About Marty Smith

Marty Smith is the brains (or lack thereof) behind Dr. Know and skirts the fine line between “cultural commentator” and “bum” on a daily basis. He may not have lived in Portland his whole life, but he’s lived in Portland your whole life, so don’t get lippy. Send your questions to

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UPDATE: Independent senior facility Camden Hills Villa auction is canceled

CAMDEN — Camden Villa owner Joe Goudreau said Wednesday afternoon, Aug. 9, that his business, the Camden Hills Villa, Inc., an independent senior facility in downtown Camden, would not be auctioned off. Keenan Auction Company, of South Portland, said in an email: “Real Estate Foreclosure Auction 17-157, the 25-Unit Independent Living Facility and Commercial Waterfront Lot, located at 51 Mechanic Street and 4 Knowlton Street, Camden, Maine has been CANCELLED and will not be taking place on 8/16/17.”

“I was able to work something out with the lender,” said Goudreau. “And, it’s business as usual.”

Goudreau said he “worked it out with Camden National Bank” and that he maintains ownership of the deed to the Villa. 

Goudreau also owns the nearby Knox Mill, also on Mechanic Street, and which he has converted to apartments.

“That one is going smoothly,” he said.

“My residents and my employees have been amazing and I thank them for their patience and belief

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Empty nesters, Millennials shelling out to live in new Phoenix-area condos






Lisa and Gregg Larson talk about their reasons for moving from Scottsdale to Enclave at Borgata, new luxury condos in Paradise Valley.

When plans to turn the Borgata, a once-posh Scottsdale shopping center,

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Portland’s housing crisis is something that can be turned around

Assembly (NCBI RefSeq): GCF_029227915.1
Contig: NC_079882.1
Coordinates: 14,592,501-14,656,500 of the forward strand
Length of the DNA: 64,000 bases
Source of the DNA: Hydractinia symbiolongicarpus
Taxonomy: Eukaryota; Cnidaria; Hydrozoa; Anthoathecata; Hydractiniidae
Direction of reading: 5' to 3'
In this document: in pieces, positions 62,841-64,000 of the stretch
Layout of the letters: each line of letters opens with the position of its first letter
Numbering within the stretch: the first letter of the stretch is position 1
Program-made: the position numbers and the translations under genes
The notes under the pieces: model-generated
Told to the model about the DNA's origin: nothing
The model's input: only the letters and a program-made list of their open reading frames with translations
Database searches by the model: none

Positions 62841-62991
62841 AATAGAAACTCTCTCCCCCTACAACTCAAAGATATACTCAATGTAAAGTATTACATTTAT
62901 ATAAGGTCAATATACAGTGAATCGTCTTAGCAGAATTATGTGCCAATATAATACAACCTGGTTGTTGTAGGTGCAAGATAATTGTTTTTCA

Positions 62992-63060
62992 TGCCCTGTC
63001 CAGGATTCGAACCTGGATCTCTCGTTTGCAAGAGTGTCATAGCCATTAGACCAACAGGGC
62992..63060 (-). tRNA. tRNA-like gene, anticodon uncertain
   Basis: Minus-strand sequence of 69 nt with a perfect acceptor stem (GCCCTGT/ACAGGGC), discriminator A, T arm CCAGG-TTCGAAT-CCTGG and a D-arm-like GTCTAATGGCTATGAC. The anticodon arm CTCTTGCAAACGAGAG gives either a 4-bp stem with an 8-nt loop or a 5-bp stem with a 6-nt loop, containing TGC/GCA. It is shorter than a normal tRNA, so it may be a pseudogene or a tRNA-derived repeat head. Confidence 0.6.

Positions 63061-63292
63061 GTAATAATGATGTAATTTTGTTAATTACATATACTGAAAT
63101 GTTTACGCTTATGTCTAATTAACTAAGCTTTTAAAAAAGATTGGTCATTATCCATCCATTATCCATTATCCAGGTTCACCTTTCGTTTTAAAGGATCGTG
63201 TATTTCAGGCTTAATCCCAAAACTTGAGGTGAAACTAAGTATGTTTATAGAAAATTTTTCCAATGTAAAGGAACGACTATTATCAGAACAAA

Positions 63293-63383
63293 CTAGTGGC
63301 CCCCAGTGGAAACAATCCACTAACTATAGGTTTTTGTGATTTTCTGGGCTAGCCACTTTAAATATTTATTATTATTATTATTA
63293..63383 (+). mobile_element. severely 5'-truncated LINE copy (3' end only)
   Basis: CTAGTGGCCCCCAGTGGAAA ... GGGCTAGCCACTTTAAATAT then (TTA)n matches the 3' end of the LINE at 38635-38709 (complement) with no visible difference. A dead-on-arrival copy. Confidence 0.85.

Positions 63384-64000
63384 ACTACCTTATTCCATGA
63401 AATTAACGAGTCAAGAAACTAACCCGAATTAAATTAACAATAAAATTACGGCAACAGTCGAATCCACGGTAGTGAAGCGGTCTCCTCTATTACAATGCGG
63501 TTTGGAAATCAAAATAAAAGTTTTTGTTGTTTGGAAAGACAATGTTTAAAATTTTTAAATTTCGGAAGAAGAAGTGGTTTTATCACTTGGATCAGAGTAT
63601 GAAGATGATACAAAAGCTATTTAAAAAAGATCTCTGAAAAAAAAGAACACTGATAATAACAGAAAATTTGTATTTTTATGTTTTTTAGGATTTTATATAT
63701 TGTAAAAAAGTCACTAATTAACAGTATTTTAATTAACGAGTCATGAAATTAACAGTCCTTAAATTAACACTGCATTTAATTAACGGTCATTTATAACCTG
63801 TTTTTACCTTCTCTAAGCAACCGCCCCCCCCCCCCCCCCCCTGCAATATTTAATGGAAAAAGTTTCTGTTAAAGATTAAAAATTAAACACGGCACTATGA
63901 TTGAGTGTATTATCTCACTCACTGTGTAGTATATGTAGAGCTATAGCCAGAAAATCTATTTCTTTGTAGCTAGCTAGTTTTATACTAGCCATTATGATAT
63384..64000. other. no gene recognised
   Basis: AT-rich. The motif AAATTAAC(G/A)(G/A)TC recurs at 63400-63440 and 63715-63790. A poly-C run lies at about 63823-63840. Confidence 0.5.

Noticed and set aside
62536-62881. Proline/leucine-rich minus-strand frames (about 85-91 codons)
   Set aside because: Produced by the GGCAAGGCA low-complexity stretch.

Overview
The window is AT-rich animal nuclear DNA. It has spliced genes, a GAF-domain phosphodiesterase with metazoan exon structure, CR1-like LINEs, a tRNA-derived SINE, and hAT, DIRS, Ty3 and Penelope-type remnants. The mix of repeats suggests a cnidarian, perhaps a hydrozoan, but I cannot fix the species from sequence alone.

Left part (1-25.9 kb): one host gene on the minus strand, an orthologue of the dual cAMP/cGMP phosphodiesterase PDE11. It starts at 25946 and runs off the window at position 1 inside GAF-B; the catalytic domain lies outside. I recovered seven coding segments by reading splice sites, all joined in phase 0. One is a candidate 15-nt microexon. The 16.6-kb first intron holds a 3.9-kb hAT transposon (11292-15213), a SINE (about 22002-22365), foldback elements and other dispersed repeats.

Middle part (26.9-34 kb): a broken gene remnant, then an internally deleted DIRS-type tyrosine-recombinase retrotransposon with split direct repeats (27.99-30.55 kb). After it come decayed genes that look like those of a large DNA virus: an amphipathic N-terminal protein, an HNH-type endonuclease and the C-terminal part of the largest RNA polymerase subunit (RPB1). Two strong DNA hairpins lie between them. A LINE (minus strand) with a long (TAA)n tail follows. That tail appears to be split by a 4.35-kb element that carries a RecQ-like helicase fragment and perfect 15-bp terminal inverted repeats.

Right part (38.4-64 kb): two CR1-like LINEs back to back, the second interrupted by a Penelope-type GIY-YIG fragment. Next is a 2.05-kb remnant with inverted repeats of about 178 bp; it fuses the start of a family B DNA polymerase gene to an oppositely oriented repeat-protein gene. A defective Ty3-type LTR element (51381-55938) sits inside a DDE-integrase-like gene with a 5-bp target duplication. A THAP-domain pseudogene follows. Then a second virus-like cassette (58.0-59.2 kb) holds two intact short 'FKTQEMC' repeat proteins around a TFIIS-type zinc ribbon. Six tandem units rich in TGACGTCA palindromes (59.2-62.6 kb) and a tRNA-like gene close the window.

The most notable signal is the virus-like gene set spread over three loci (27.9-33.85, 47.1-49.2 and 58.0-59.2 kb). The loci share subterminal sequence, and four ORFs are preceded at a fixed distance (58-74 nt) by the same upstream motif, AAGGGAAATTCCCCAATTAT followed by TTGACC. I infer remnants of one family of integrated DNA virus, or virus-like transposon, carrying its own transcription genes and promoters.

Portland is facing a housing crisis. A 2015 report commissioned by the city and carried out by the Greater Portland Council of Governments indicated that middle-class families are being priced out of the city. This same report says that by 2025, Portland will face at least a 28 percent gap between the demand for and supply of workforce housing: housing that is affordable to someone making the median income for a particular area.

Maine Housing’s 2016 Housing Facts and Affordability Index for Cumberland County lists the median home price for the city of Portland as $262,000. According to housing affordability guidelines, being able to comfortably buy a house in that range requires an annual income of $80,110 – nearly twice the median Portland income of $43,839.


Joie Grandbois is a sustainability advocate and a 22-year resident of Portland.

The home price that an individual earning

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Billionaires’ Row: Can Manhattan be rescued from real estate speculators?

Billionaires Row: Can Manhattan be rescued from real estate speculators?

It’s no secret that Midtown Manhattan, despite being one of the most sought-after places to live in the United States, if not the world, is home to an abundance of vacant apartments.

Last year, Patrick Radden Keefe, staff writer for The New Yorker, cited U.S. Census Bureau statistics showing that one third of the apartments in the corridor bounded by Fifth Ave., Park Ave., 49th St., and 70th St. stand empty for at least 10 months of the year.

The proliferation of luxurious but empty New York City apartments is a symptom of the internationalization of capital and the growth of a super-rich global elite, which The New York Times helped identify in a 2015 investigation into the owners of luxury condominiums at the Time Warner Center at Columbus Circle.

The Times discovered that many of the condominiums’